The swelling is caused when the bacteria release toxins in the tissues causing inflammation of blood vessels and lymphatic channels. This results in increasing fluid leakage from the vessels and decreasing fluid resorption from the lymphatic which leads to fluid accumulation under the skin, a process we call edema.
Cellulitis is a treatable condition, but has a high recurrence rate. Because it often involves an infectious cause, antibiotic therapy is usually necessary. Penicillin and gentamicin are the most frequent combination of antibiotics used to treat cellulitis. When a bacterial culture is performed, the antibiotic choice is adapted as needed. Anti-inflammatory and pain management are an essential part of the treatment as the condition is very painful. An epidural is necessary in cases of severe rear limb pain when other methods of pain management are ineffective. Hydrotherapy, hand walking and limb bandaging are also important treatment tools as they mechanically help the blood and lymph circulation allowing the edema to resorb.
The prognosis for this condition is guarded to good as some horses can return to their previous use if they response well to treatment. Cases where the limb swelling returns multiple times are more challenging as the chronic inflammation can lead to scar tissue formation. These horses may have a thicker leg permanently. Also, recurring cellulitis may damage the lymphatic channels with scar tissue. Chronic limb severe limbs welling may also damage the coronary band and may lead to laminitis. Laminitis may also occur in the opposite leg due to the extra weight carried on the healthy limb. Other principal complications are skin necrosis secondary to compromise vasculature associate with the severe swelling, vascular thrombosis associated with bacterial toxins and persistent lameness.
As cellulitis can be a life-treatening condition and has a guarded prognosis, early recognition can increase the survival outcome. Good hygiene, wound management and aseptic techniques are favorable preventive measures to take. If you have any questions about cellulitis or about matters relating to your horse’s health in general, please talk to your veterinarian about them, or feel free to contact the veterinarians at New England Equine Medical and Surgical Center.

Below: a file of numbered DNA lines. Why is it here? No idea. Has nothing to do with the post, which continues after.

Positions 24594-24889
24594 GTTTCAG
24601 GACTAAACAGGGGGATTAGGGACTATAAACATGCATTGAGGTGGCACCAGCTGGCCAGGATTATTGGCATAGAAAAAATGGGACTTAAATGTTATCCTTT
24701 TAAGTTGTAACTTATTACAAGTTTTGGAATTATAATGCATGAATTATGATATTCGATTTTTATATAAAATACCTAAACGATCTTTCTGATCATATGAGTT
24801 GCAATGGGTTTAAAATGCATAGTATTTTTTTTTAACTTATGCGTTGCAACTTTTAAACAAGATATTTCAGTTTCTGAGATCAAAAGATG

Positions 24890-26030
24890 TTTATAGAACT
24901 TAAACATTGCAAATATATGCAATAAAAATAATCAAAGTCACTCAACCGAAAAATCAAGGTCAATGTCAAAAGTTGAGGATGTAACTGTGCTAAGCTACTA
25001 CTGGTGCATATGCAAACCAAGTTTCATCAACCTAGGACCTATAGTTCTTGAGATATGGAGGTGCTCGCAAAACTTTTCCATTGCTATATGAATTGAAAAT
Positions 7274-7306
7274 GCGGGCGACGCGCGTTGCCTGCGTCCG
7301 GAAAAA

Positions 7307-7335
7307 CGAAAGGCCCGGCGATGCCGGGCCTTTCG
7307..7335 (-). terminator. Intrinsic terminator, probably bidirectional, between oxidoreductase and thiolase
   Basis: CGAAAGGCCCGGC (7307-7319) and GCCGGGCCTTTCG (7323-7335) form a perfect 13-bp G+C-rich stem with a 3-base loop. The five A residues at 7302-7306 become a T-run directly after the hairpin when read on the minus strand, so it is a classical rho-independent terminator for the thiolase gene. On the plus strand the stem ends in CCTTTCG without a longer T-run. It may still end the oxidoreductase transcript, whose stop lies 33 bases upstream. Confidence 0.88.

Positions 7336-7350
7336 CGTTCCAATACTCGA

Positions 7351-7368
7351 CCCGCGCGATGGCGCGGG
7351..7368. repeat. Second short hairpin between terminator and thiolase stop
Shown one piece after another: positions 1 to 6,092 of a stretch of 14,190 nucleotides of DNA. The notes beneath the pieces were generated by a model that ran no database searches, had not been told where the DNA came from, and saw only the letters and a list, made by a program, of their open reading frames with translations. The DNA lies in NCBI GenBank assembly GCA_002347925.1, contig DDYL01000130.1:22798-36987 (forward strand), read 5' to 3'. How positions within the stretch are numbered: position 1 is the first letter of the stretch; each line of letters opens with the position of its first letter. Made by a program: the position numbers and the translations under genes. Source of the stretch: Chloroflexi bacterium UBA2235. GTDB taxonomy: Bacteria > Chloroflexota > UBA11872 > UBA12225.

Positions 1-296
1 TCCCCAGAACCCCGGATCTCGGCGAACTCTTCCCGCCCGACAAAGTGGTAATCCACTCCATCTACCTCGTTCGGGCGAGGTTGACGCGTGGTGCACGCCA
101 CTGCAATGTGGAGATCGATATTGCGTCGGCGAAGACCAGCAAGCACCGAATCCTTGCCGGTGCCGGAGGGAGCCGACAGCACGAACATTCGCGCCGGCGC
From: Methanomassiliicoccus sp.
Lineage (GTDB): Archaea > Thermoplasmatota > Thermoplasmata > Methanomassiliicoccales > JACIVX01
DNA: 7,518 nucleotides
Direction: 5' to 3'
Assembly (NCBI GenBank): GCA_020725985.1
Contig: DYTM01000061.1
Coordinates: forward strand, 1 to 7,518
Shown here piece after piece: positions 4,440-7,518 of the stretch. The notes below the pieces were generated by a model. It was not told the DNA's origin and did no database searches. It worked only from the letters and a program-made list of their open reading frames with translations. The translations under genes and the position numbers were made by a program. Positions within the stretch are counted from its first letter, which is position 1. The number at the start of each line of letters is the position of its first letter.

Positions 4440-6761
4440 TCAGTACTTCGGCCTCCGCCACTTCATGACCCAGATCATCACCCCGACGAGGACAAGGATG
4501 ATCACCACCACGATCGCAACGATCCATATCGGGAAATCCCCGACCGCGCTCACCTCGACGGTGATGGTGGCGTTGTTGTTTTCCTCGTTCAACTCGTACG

Does your horse have a hairless patch of skin that looks like a wart and just won’t go away? Or maybe a lump on his body that seems to be slowly getting bigger. Sarcoids are the most common skin tumor of horses. While they tend to only be locally invasive, and do not metastasize to other areas or organs, they can be quite unsightly and irritating to the horse. Depending on their location, they may also affect the normal movement of the horse, and be very difficult to remove.
Equine sarcoids are tumors of connective tissue caused by a bovine papillomavirus, a virus which causes warts in cattle. The virus is believed to be transmitted by flies. Sarcoids are frequently found on the face, legs, or at old wound sites on horses, which are all favorite landing spots for flies. It is also believed that some horses are more susceptible to developing sarcoids than others. There are several different types of sarcoids, which differ in their appearance and level of invasion into the skin and deeper tissues. These are:
1. Occult: Circular and may be hairless or thinly-haired, and may look like ringworm or an abrasion that doesn’t heal. These are more commonly found on the head and neck.